Post # 1
So i know this may raise a few eyebrows, make a few heads shake and a few tongues tut, But we are asking for money instead of registering *SHOCK HORROR*
I have searched the hive for other bee’s opinions and all the main posts said
‘tacky’, ‘rude’, BLAHBLAHBLAH.
The truth Mr christie and I have been living together for a year (nearly 2 by the time the wedding rolls around)
We are moving house again in MAY and i am 7 monthes pregnant with a bambino.
So we do not NEED a crystal vase or a silver cutlery set or even a clock.
What we would really like would be a little bit of money to put away for a holiday, or to decorate. WHATS WRONG WITH THAT!?
I have recieved invitations in the past with a card asking for money gifts and it doesnt bother me at all because in my family most are already living together with a few kids under the belt before a wedding comes around so a bit of extra cash instead of a pile of crap that we will never use sounds like a better idea to me…
Any other bees agree?
Post # 3
If your family wouldn’t care, sure go ahead and ask.
I think *in general* the attitude tends to be that when they gift is implied, aka you’re saying “Well you’re going to get me a gift anyway so please make it money”, that sometimes doesn’t sit well with people. A gift should be accepted with appreciation, not dictated.
Personally if I saw “Please give money instead of gifts” on an invitation or something, I’d be a little put off by that. That of course, is just one person’s opinion.
Post # 4
It seems to be a given here (well at the weddings I have been to anyway) to have a wishing well. Often a cute little poem is put on the wedding website or included with the invite to explain this to guests.
More than just kisses so far we’ve shared
Our home has been made with love and care
Most things we need we’ve already got
Like a toaster and kettle, pans and pots
A wishing well we thought would be great
(but only if you wish to participate)
A gift of money is placed in the well
Then make a wish … but do not tell
Once we’ve replaced the old with the new
We can look back and say it was thanks to you!
And in return for your kindness we’re sure
that one day soon you’ll get what you wished for!
This website has heaps of different ideas for poems too…
Post # 5
We got 99% monetary gifts for the wedding and we DID register. I think it is more common now to give money.
However, I always think it’s rude for someone to tell me what to give them and implies that you are expecting a gift!
I think if you don’t register and if people ask where you’re registered you can simply explain the situation. But I wouldnt put it in the invite!
Post # 6
@KatyElle: I agree. You know your guests best. I, however, would be irritated to see that on an invitation. It’s okay to spread your wish through word of mouth (most often done by the parents), but I think it’s very, very rude to put it on an invitation. As a guest, if I saw that, I’d actually give less of a gift than I was planning to give, mostly because I don’t like being told what to give (and I always just give cash/check, regardless of the wedding).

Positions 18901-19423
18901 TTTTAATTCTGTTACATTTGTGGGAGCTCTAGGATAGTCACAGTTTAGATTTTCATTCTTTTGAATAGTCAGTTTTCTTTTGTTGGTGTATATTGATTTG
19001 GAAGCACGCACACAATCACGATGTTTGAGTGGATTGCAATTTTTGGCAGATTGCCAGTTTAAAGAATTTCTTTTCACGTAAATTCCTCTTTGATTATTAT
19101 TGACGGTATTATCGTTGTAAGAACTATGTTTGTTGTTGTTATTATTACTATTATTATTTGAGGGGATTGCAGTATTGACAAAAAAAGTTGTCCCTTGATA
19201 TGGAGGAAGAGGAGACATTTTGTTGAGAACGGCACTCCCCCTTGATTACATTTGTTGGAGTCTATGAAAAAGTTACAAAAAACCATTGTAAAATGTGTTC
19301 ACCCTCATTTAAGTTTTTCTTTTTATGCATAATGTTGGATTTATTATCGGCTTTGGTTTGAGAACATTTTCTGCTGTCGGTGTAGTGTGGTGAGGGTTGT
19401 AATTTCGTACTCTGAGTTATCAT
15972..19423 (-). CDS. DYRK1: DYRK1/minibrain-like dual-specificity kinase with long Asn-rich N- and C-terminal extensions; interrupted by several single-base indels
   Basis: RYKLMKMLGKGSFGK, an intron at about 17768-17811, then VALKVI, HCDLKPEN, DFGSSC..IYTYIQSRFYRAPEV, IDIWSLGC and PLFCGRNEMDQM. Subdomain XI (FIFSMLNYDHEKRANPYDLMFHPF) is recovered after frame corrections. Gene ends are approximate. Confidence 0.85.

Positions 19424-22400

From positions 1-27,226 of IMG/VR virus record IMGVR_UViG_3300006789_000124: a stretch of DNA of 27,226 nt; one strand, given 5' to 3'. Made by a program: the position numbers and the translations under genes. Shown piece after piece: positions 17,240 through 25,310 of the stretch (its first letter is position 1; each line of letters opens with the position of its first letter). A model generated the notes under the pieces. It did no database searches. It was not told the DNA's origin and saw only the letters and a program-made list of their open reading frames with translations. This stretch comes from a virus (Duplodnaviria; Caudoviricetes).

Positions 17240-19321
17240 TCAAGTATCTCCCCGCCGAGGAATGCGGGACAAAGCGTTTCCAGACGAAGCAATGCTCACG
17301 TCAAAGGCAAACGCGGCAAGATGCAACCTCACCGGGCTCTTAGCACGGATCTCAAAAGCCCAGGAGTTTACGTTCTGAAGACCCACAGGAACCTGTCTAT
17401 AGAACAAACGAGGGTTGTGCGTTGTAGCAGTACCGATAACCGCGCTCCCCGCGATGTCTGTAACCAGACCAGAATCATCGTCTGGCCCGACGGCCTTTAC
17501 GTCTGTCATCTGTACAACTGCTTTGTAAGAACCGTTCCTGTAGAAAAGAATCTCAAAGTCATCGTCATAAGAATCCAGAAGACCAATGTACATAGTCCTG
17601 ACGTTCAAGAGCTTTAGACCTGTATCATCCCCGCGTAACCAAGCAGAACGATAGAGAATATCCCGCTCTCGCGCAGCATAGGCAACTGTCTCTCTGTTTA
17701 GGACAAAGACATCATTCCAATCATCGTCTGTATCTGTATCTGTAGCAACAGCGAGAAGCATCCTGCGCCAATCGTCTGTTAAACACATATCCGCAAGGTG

Post # 7
@ShellVee: I think this must be an Australian custom; I’ve never seen it here in the U.S., and even just reading it in your post, it gets under my skin for poor etiquette. But, just goes to show how different areas of the world view things so differently!
Post # 8
I normally give money to weddings I attend, as do most of my friends. I only give a gift when it’s a close friend and I know she really wants the registry gift.
I really, really wanted my registry gifts and I had friends and family spread the word so I got a few more registry gifts than the norm. I still probably had at least 75% of my guests gift us money.
I think guests want to give gifts so that you think of the recipient when you use it. I easily have forgotten what monetary amount my relatives gave me, but I’ll always remember who gave me my kitchenaid or my silverware.
Post # 9
Honestly, if I got an invitation with a “cute” poem saying “give us money”, I wouldn’t get then anything. No gift, no money, nothing.
You can register for some small stuff you do want/need. Then by word of mouth have your parents and wedding party spread the registry news and add on at the end “and they’re moving into a new house soon, with a baby on the way, so giftcards to Lowes/Home Depot, or perhaps even cash would also be useful”. It should be added in a way it seems like an afterthought, not the main part of the registry announcement.
Post # 10
Ehh. To eachs own. I wouldnt put anything mentioning gifts or registries or money anywhere near an invitation. I still personally think its rude to just ask your guests for money or to imply that youn want a monetary gift instead of a physical one. And i certaintly wuldnt be impressed if i got an invitation that told me what to give as a gift to the bride and groom. But again, to eachs own..
Post # 11
Not being from the U.S I’m sure that things are different there,
Just i cant remember a wedding where I didnt get a poem asking for money.
Post # 12
Our apartment is about the size of a shoebox and we have been living her for a few years, so we would much rather have the cash to get a bigger place or go on a honeymoon. I am registering anyways and just asking for a few things just to make it balanced I guess.
Post # 13
If your family is ok with asking for money, then go for it. If you’re asking if I (or other bees) agree with asking for money, I really don’t think you’ll get a lot of positive feedback. Our opinion doesn’t matter in this case because it seems like you’re pretty set on asking for money.
@ShellVee: I think the wishing well poems are even worse than writing on the invite “give me money.” Oh they make me cringe so bad!!!!
Post # 14
@redheadem – I agree. I think the poems add insult to injury.
Post # 16
Agree with PP, no poems, and word-of-mouth only to those who ask (nothing on the invite).